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What is light, and how can the CS Calculator help us to quantify its effects on our world.


Light is a biophysical construct, meaning that the physical world and the biological world both determine the definition of light. The first definition of light was developed in 1924 based upon experiments measuring the radiant watts needed at different wavelengths to be seen by humans as equally bright. (1) This research led to the adoption of the photopic luminous efficiency function, V(λ)V(\lambda), which was intended to represent the spectral sensitivity of the human retina at optical radiation levels where only the foveal cones provided neural signals to the brain. Subsequently this biophysical construct of light based upon V(λ)V(\lambda) was “promoted” to the physical world through the SI system. Today we routinely make physical measurements and prescribe light levels in terms of illuminance, luminance, candelas, and lumens. But these physical quantities are not related to the biology of plants or other animals, nor are these measurements related to the variety of ways that humans sense optical radiation via the retina. Recognizing this limitation, the scotopic luminous efficiency function V(λ)V^{\prime}(\lambda) was advanced in 1951 to represent the spectral sensitivity of the human retina when only rods were active. (2) Even with the biophysical constructs of V(λ)V(\lambda) and V(λ)V^{\prime}(\lambda), many more definitions of light need to be considered to accurately relate the biology of the human retina to the physical world of optical radiation.


1.National Physical Laboratory (Great Britain). [International Commission on Illumination, sixth session, Geneva, July, 1924: Compendium of proceedings and report of meetings]. Cambridge, UK: Cambridge University Press; 1926.

2.Jansen J, Halbertsma NA. [Collection of proceedings and report of sessions, twelfth session of the International Commission on Illumination, Stockholm, June and July, 1951]. New York: Bureau Central de la CIE; 1951.

CLA, CS, and the CS Calculator

Circadian-effective light (CLA) is a biophysical construct relating the spectral sensitivity of the human retina to optical radiation for stimulation of the biological clock in the brain’s suprachiasmatic nuclei (SCN). The definition of circadian-effective light, or CLA, was first proposed in 2005 (3) and refined in 2010. (4) Following extensive research, the definition of circadian-effective light was revised, replacing CLA with CLA 2.0. (5, 6) As such, CLA 2.0 is now postulated to define the spectral sensitivity of the human circadian system to different wavelengths of optical radiation.

To quantify how different amounts, or levels, of CLA 2.0 affect the neural signal strength reaching the SCN, the circadian stimulus metric, or CS, was developed. (3-6) CS represents the operating characteristic of the phototransduction circuits in the retina, from threshold (i.e., just barely enough to stimulate the SCN) to saturation (i.e., the maximum possible response to circadian-effective light, no matter how much optical radiation is provided to the retina).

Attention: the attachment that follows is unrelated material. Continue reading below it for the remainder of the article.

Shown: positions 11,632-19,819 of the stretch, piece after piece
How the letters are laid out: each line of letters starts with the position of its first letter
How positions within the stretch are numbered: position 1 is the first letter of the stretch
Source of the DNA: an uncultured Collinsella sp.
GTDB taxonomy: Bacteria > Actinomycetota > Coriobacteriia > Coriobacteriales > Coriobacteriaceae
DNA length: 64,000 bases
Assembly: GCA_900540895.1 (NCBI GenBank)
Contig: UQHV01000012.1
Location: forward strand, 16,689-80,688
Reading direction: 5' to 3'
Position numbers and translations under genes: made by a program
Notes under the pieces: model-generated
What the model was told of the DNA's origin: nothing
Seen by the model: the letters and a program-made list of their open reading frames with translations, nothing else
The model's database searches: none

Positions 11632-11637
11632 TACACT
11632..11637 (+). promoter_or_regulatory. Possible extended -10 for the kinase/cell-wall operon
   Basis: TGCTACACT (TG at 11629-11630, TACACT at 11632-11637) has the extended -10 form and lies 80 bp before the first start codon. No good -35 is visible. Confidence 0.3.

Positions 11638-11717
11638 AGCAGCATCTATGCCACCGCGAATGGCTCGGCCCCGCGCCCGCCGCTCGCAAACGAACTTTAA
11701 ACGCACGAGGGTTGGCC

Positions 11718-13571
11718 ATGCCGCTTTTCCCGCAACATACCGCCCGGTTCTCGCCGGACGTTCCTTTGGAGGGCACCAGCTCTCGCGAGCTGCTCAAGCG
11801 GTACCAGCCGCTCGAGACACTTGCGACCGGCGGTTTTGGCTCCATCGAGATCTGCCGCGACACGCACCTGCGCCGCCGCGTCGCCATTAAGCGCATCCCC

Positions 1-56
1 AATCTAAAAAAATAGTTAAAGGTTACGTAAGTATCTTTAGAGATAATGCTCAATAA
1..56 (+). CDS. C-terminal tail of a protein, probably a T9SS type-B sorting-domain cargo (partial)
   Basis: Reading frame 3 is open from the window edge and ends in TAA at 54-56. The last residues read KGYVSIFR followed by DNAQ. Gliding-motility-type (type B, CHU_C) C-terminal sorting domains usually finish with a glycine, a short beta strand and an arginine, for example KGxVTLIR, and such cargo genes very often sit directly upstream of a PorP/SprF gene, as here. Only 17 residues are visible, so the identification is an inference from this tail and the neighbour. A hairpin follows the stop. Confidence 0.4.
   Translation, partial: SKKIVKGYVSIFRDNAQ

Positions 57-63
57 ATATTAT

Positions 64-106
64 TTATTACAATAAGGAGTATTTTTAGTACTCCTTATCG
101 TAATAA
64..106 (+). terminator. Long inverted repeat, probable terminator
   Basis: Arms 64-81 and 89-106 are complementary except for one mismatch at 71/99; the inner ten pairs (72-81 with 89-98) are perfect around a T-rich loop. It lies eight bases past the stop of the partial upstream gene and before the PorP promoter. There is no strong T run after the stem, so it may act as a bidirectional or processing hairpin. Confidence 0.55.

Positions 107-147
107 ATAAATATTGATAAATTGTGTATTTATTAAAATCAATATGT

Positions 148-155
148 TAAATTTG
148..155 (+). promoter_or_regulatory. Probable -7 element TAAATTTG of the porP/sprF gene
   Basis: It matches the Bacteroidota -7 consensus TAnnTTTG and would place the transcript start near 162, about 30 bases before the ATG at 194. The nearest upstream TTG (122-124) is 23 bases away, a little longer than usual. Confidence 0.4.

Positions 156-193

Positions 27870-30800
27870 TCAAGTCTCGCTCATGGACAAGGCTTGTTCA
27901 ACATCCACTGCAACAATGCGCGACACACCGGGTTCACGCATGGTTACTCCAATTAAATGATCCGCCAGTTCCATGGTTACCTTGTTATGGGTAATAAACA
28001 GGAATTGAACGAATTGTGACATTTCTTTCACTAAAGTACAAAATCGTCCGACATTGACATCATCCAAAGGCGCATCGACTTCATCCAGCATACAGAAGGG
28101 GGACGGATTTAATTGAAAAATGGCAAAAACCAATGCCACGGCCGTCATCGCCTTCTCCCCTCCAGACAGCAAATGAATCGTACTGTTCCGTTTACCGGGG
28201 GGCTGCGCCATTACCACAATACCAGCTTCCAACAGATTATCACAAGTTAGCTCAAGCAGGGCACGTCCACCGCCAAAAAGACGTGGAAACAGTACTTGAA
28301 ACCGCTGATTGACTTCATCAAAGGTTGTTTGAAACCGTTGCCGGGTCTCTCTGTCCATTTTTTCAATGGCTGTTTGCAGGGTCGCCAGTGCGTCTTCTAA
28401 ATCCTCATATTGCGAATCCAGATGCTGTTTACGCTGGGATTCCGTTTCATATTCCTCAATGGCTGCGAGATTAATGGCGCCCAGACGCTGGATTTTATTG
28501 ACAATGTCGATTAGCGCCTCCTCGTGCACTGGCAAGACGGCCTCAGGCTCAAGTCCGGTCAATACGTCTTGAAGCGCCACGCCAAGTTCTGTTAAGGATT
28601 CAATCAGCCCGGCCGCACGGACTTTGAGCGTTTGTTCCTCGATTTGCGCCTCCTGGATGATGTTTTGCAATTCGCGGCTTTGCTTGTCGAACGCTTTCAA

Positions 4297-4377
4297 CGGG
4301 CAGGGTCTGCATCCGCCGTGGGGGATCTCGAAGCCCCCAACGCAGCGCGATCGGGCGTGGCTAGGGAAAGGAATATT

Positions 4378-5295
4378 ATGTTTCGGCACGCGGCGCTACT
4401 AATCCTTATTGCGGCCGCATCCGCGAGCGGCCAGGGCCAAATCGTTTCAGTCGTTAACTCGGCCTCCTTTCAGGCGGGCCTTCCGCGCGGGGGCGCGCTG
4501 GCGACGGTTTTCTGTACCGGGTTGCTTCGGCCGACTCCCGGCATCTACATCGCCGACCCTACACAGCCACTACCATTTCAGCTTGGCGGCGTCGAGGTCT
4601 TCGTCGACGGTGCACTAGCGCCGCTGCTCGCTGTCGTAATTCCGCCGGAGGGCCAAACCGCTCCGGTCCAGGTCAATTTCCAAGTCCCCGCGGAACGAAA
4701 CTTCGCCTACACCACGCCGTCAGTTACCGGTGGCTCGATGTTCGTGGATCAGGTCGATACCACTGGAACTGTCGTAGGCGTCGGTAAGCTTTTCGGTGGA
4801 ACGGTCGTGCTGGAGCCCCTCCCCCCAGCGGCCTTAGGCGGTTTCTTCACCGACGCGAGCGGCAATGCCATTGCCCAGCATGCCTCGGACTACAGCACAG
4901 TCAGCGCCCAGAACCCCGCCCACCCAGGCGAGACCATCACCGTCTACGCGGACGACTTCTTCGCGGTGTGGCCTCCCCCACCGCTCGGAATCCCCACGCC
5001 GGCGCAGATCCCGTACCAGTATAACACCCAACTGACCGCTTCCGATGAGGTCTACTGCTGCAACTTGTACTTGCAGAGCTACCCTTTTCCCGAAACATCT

The current version of the CS Calculator quantifies optical radiation incident on the human retina in terms of CLA 2.0 and CS. The CS Calculator uses the relative spectral power distribution (SPD) of one or more light sources and the amount, or level, of photopic illuminance, based on V(λ)V(\lambda), incident on the cornea to determine circadian-effective light, CLA 2.0. From CLA 2.0, the signal strength, CS, is determined. A wide variety of other metrics, like chromaticity, correlated color temperature (CCT), color rendering index (CRI), and gamut area index (GAI) are also determined from the same relative spectral power distributions. A series of graphical representations accompany the numerical calculations.

The previous version of the CS Calculator, based upon the 2005 formulation of CLA, (3) is essentially the same except circadian light is now calculated using CLA 2.0 as defined in 2021. (5, 6)


3.Rea MS, Figueiro MG, Bullough JD, Bierman A. A model of phototransduction by the human circadian system. Brain Res Rev. 2005;50(2):213-28.

4.Rea MS, Figueiro MG, Bierman A, Bullough JD. Circadian light. J Circadian Rhythms. 2010;8(1):2.

5.Rea MS, Nagare R, Figueiro MG. Modeling circadian phototransduction: Retinal neurophysiology and neuroanatomy. Front Neurosci. 2021;14:1467.

6.Rea MS, Nagare R, Figueiro MG. Modeling circadian phototransduction: Quantitative predictions of psychophysical data. Front Neurosci. 2021;15:44.


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